The main reason for all this is, I have compiled my work in April and JimG's into the start of an admittedly-small collection of QL type-in games, the further reasons for which will probably become clearer early next year. I would like to complete the type-ins this year, while I have the time to do so, but I would also like them to be easily accessible to everyone who's got about as much background in QL emulation as I have. This year, I've had to teach an American friend all about Spectrum emulation and my instructions could be as easy as "download and install Fuse from here, switch it to +3 mode, open this .dsk file, select Loader and you're done". If there's any way of doing the same for the QL, this would be great to know.

There is the further problem that, even for those who are fluent in the ways of DOSBox, running QLAY through it isn't ideal. In April I found a few sound test programs on Dilwyn Jones' site, including the one that plays a downwards "scale" - in the loosest possible sense of the term - so that I could get QLAY running at the correct speed. Essentially, this meant feeding the output from the sound card into another PC running an oscilloscope program and changing the values in QLAY.RC until BEEP 100000,15 produced a consistent 440 Hz... or as consistent as QLAY gets. Yesterday, while assessing what I'd typed in, and what JimG had sent me earlier (and while waiting for my registration to be accepted here), I had several other programs running - LibreOffice to enter the programs I'd assessed into a spreadsheet, GIMP to get screenshots of them all, Opera, Thunderbird (occasionally) and several other windows - and the pitch of the sound was not just noticeably lower, it was all over the place. Think of it as the equivalent of a bagpipe player (who we'll call Clive, and not after some bald ginger bloke from Cambridge who's just turned 80). When Clive changes his fingering on the pipes, because there's still air going through it, there's a scramble of extra rapid notes because Clive's fingers don't all change places instantaneously. QLAY was doing this, sometimes taking three or four dreadful attempts to get a note right without actually doing so. And if I changed focus to another window, the pitch dropped by a couple of octaves as the emulation suddenly ran a lot slower. Clearly, if I'm going to have to assess QL programs for their sound, QLAY - at least when running through DOSBox - is a blind alley. It's been useful so far, but I think I'm going to have to file for divorce and find an emulator that will provide a more realistic experience.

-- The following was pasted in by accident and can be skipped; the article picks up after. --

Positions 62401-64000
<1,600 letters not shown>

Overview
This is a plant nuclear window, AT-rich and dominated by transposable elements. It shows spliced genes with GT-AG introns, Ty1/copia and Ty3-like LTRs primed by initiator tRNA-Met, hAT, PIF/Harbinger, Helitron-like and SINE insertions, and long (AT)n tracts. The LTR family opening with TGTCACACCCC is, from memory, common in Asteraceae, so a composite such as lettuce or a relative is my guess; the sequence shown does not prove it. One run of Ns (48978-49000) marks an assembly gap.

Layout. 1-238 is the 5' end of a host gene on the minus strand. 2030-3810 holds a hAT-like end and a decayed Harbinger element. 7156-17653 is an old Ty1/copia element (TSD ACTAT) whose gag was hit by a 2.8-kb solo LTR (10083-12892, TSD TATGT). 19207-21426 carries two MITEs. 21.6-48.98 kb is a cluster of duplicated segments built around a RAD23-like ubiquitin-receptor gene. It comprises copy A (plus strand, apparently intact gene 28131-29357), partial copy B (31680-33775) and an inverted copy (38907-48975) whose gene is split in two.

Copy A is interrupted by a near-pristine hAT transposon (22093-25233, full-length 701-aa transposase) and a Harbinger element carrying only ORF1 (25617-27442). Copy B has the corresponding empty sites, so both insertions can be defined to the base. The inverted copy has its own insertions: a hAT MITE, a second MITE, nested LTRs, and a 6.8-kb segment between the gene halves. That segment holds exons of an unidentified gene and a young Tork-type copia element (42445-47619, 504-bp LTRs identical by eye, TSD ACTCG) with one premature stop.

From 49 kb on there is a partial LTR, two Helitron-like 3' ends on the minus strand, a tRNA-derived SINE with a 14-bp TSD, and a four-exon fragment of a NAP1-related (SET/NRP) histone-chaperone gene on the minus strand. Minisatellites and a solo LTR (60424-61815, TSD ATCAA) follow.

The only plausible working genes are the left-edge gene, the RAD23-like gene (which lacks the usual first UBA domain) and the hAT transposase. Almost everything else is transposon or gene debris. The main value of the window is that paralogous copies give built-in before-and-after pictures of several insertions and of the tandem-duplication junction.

The first thing to find out will be how easy - or not - it is to transfer files between emulators. ZEsarUX and the so-far-unregistered QemuLator 3.3.1 I attempted yesterday spat the QLAY-derived .MDV file back at me without even attempting to recognise it. QemuLator also appears to lack an "Open file" option, quite bizarrely. ZEsarUX looks like it might only handle its own .ZSF memory-snapshot format, and that's not a viable option (and besides, it doesn't have a " key defined, so it'll be of very limited use anyway).